• Agile/lean methods do produce documentation where it is appropriate, but they don't produce it "by the yard" to sit on a shelf.
  • Traceability should serve the purpose of transparency, visibility and status-accounting rather than being a goal itself.

Many organizations have found that making business intelligence tools available on people's desktops and allowing them to drill down into data is much more powerful than producing static reports.  These reports are often circulated and then people have to wade through to find the information they need. Static tools lack flexibility and any changes must be developed, including all of the lead-time. SCM tools should make this information visible as simply and painlessly as possible. Issues that come up in this area include:

  • Licensing costs for access the tool:  Can you produce any form of read-only material that is cheaper than full access and also, perhaps, easier to use than the full tool?
  • Security and access control:  Agile methods lean toward more access rather than less access, yet the appropriate balance needs to be defined according to the needs of the organization.
  • Cross tool/vendor integration:  What information is stored where,

About the author

Brad Appleton's picture Brad Appleton

Brad Appleton is a software CM/ALM solution architect and lean/agile development champion at a large telecommunications company. Currently he helps projects and teams adopt and apply lean/agile development and CM/ALM practices and tools. He is coauthor of the book Software Configuration Management Patterns, a columnist for the CMCrossroads and AgileConnection communities at,  and a former section editor for The C++ Report. You can read Brad's blog at

About the author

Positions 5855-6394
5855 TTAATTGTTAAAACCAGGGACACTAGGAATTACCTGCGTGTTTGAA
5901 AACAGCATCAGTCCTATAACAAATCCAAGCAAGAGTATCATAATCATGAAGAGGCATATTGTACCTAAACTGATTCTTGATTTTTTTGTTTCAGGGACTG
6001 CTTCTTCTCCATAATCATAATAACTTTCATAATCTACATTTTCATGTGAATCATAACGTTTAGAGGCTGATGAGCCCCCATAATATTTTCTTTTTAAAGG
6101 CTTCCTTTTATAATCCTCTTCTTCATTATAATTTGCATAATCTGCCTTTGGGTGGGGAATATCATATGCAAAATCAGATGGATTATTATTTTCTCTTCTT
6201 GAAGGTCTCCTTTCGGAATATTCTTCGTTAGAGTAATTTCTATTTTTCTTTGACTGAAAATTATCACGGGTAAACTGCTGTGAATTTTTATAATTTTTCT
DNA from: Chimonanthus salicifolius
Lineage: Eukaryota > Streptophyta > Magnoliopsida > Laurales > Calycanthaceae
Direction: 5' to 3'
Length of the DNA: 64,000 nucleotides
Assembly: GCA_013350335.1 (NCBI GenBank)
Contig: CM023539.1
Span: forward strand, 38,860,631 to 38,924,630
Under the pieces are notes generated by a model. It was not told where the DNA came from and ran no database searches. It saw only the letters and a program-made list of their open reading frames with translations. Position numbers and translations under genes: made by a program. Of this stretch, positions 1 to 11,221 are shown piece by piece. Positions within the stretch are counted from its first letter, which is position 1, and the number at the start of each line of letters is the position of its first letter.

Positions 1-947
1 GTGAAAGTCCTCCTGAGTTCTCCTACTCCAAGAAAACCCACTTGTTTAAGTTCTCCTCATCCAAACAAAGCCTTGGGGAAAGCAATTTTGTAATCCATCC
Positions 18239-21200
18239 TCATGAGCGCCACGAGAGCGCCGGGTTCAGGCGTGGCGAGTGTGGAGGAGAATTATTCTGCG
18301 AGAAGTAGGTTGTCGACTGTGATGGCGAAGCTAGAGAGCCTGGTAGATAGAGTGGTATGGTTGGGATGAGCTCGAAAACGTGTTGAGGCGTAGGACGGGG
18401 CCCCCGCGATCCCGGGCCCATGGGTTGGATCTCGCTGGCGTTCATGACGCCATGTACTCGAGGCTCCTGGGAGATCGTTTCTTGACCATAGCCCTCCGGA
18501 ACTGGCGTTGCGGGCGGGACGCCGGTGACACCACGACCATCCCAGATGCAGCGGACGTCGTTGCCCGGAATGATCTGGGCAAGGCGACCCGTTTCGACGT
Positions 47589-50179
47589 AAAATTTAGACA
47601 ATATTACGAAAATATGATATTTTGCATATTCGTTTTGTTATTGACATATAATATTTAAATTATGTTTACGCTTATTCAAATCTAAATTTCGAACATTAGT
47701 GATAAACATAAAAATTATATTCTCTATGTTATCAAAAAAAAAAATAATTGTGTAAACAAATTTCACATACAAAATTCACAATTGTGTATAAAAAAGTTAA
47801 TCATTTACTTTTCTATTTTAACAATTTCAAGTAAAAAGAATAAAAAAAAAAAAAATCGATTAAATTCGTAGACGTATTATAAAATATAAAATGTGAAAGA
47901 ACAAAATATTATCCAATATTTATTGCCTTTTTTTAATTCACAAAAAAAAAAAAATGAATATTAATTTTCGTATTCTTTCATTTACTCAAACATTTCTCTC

Steve Berczuk's picture Steve Berczuk

Steve Berczuk is a Principal Engineer and Scrum Master at Fitbit. The author of Software Configuration Management Patterns: Effective Teamwork, Practical Integration, he is a recognized expert in software configuration management and agile software development. Steve is passionate about helping teams work effectively to produce quality software. He has an M.S. in operations research from Stanford University and an S.B. in Electrical Engineering from MIT, and is a certified, practicing ScrumMaster. Contact Steve at or visit and follow his blog at

About the author

Robert Cowham's picture Robert Cowham

Robert Cowham has long been interested in software configuration management while retaining the attitude of a generalist with experience and skills in many aspects of software development. A regular presenter at conferences, he authored the Agile SCM column within the CM Journal together with Brad Appleton and Steve Berczuk. His day job is as Services Director for Square Mile Systems whose main focus is on skills and techniques for infrastructure configuration management and DCIM (Data Center Infrastructure Management) - applying configuration management principles to hardware documentation and implementation as well as mapping ITIL services to the underlying layers.